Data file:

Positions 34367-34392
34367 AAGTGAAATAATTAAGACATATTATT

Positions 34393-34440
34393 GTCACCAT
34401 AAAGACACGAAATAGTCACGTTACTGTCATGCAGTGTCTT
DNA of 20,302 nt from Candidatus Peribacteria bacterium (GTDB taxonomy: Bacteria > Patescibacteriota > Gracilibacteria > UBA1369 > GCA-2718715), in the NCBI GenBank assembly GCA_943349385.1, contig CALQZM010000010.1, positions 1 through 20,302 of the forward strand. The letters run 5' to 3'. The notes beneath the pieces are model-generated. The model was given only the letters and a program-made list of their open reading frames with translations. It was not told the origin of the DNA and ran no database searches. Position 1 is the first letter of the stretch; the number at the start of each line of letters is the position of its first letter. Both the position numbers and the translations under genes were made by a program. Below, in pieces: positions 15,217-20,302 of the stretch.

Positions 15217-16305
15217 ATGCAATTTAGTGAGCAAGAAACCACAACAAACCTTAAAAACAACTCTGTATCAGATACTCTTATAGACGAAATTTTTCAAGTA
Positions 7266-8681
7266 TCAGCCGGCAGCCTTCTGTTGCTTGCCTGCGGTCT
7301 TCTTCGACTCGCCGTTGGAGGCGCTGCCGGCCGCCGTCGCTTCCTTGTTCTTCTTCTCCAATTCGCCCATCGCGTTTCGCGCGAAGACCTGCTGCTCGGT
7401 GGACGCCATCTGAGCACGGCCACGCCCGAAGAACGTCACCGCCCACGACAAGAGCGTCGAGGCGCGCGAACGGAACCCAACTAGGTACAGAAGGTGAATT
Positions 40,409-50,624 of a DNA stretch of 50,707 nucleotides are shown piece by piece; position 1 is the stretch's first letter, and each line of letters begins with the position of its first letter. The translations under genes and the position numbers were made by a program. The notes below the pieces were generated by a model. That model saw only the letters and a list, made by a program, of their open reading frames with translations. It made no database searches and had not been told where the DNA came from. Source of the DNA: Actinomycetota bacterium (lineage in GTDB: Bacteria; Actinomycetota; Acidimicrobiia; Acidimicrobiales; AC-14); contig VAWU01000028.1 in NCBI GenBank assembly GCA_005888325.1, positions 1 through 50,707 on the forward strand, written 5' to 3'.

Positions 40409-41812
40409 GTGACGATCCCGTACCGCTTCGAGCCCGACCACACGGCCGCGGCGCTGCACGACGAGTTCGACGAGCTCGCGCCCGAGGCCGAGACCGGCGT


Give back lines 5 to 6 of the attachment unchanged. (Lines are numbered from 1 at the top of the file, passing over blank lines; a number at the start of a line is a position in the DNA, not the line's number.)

34401 AAAGACACGAAATAGTCACGTTACTGTCATGCAGTGTCTT
DNA of 20,302 nt from Candidatus Peribacteria bacterium (GTDB taxonomy: Bacteria > Patescibacteriota > Gracilibacteria > UBA1369 > GCA-2718715), in the NCBI GenBank assembly GCA_943349385.1, contig CALQZM010000010.1, positions 1 through 20,302 of the forward strand. The letters run 5' to 3'. The notes beneath the pieces are model-generated. The model was given only the letters and a program-made list of their open reading frames with translations. It was not told the origin of the DNA and ran no database searches. Position 1 is the first letter of the stretch; the number at the start of each line of letters is the position of its first letter. Both the position numbers and the translations under genes were made by a program. Below, in pieces: positions 15,217-20,302 of the stretch.